Saki and Akira decide to return to Japan together and thus begins their journey to figure out why Akira erased his own memory, what's the deal with the 'magical' cell phone, and how all of this is related to the spate of missile attacks on Japan. Wait, missile attacks? Well, it seems that a while back a bunch of missiles smashed into various urban areas in Japan but miraculously no one was harmed. The attack was dubbed 'Careless Monday' and now, weeks latter, more missiles seem to be handing but actually taking victims.
So what does missiles, magical cell phones, and 20,000 naked NEETs have to do with anything? Oh, I didn't mention the 20,000 NEETs? NEET is a term used in Japan meaning Not in Education, Employment, or Training. Basically it's like the official acronym there for loser, or what we would know as the person who lives in a one-room apartment or their parents basement playing World of Warcraft 24/7. It seems that a couple months ago, 20,000 NEETs from around the country of Japan disappeared. I won't spoil for you how they tie into the story other than to say it's hilarious.
Rounding up 20,000 naked men and taking a picture of yourself mocking them? Priceless.
This also sets up for what must be one of the funniest one-liners I have ever run across in anime. Frankly, I can't think of anything more hilarious as a shot to NEETs and otaku. The setup is that 20,000 pissed off NEETs flood a shopping mall. Saki and her friend need to transverse the mall to get to their friends who are barricaded inside. The thought of making their way past 20,000 naked men is a bit daunting to them so they just decide to go for it.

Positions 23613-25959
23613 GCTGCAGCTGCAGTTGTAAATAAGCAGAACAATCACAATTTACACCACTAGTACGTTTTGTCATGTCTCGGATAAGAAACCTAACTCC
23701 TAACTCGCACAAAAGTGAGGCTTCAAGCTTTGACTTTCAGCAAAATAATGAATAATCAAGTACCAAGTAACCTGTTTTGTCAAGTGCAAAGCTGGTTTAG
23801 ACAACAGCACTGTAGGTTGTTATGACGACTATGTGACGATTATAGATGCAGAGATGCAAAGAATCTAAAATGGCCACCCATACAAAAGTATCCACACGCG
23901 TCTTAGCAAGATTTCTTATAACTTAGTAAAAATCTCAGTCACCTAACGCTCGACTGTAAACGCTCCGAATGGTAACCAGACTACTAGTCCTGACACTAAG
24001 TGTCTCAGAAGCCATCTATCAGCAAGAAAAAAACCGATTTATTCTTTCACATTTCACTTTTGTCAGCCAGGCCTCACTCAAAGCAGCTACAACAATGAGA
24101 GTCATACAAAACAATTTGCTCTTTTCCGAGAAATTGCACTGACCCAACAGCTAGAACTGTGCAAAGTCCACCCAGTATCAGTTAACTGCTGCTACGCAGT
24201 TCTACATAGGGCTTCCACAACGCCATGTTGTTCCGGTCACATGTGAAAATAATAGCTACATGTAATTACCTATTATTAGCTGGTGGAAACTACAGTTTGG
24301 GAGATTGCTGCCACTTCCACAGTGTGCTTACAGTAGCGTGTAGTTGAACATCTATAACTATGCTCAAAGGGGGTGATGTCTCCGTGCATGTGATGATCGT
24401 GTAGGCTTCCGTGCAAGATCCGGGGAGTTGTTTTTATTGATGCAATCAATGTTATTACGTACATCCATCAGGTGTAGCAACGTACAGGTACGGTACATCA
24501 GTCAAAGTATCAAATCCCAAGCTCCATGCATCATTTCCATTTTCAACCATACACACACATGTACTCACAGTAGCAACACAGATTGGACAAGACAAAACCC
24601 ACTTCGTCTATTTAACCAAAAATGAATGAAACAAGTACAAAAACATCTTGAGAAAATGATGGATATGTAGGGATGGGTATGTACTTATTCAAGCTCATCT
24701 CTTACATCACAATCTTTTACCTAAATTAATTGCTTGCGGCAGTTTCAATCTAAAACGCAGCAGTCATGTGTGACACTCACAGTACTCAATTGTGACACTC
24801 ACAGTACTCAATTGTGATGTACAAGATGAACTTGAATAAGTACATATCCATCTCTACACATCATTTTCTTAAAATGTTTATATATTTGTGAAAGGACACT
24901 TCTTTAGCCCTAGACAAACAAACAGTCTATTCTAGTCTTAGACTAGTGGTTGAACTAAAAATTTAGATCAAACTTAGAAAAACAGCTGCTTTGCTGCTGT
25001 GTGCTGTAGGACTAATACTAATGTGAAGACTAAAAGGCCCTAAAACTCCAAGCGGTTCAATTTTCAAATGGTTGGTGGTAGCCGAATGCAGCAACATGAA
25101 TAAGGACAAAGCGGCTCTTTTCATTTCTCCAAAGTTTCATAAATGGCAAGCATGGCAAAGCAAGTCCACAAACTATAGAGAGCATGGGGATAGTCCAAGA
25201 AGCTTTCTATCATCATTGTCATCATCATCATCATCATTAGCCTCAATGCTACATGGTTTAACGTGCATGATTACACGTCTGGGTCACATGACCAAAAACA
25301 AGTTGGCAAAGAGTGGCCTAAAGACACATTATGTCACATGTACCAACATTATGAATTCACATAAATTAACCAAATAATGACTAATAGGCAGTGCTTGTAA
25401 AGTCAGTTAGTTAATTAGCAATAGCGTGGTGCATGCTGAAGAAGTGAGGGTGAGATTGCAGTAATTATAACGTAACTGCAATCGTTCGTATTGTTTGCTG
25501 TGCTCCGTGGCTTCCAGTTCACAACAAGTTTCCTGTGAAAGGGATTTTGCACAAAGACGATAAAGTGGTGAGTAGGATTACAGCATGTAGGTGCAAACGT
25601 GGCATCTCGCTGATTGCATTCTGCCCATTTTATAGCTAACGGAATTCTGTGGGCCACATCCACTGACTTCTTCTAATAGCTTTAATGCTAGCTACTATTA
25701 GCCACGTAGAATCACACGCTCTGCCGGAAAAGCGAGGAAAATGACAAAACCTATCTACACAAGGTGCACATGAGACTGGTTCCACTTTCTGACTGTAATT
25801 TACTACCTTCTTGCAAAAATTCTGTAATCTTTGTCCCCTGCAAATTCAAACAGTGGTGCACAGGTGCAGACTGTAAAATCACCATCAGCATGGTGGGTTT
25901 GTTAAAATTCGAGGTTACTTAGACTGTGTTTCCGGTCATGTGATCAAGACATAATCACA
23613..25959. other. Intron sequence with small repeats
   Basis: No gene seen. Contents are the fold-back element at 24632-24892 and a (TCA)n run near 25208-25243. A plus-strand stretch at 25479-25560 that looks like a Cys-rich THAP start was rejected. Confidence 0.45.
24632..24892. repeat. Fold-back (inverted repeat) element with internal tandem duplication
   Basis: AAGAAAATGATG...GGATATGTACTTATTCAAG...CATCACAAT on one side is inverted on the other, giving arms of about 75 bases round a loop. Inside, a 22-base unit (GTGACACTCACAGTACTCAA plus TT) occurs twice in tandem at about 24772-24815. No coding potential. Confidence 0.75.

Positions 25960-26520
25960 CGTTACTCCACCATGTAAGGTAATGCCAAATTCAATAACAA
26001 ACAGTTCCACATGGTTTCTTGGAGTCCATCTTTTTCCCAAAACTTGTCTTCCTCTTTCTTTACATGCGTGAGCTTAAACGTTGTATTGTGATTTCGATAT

Cue screaming and bedlam, on both sides. They finally make it past the general crowd and reach the top of an escalator when Saki's friend utters the greatest line ever.
Okay, a quick explanation for those of you who don't get it. Among a certain faction of hardcore Otaku are those who claim they're only interested in 2-dimensional girls. They want nothing to do with real women and often use the acronym 3dpd (3-dimensional pig disgusting) to describe them. These are usually the same guys with rooms covered in creepy figurines, anime posters, and x-rated bodypillows.
Anyway, back to HnE. The initial anime series runs 11 episodes and then the stories are continued in 2 full length movies. There are some major plot holes and oddities, like why you couldn't simply ask Juiz to kill all 11 other Seleção and carry out your plans without interference from others. Really, if you think too hard about it the plot holes are large enough to drive a tractor trailer through. That said, it's really an entertaining work with really beautiful art beyond that of the average anime series. It also provides for a nice thought experiment. What would you do if you had 125 million dollars and the goal of saving the country? While some of the characters are a little angsty about their likely terminal end if they fail, it's really the best deal in the world. Even if you completely blew off the mission and would eventually get whacked for it, you still have 125 million dollars to spend in your last days. We might argue theoretically that a life is priceless, but I'd happily trade mine for 125 million. Hell, I'd be willing to be bargained down quite a bit to be honest.
I haven't watched the last HnE movie, Paradise Lost, yet but I think this is definitely one of those animes where the journey is more important than the end. I am sort of curious how it'll all wrap up but I'm not exactly expecting genius. While the writers try to make it seem like the Seleção are playing 3-dimensional chess, it'd really be a compliment to call it checkers. It's just what happens when you give the characters too much power....it becomes hard to really restrain them in a realistic way or provide explanations why they don't take easy shortcuts. I'm still not sure how to explain #11's winged succubus thing. If you ever get to that point in the series and have a logical explanation, I'd love to hear it. FX, my ass.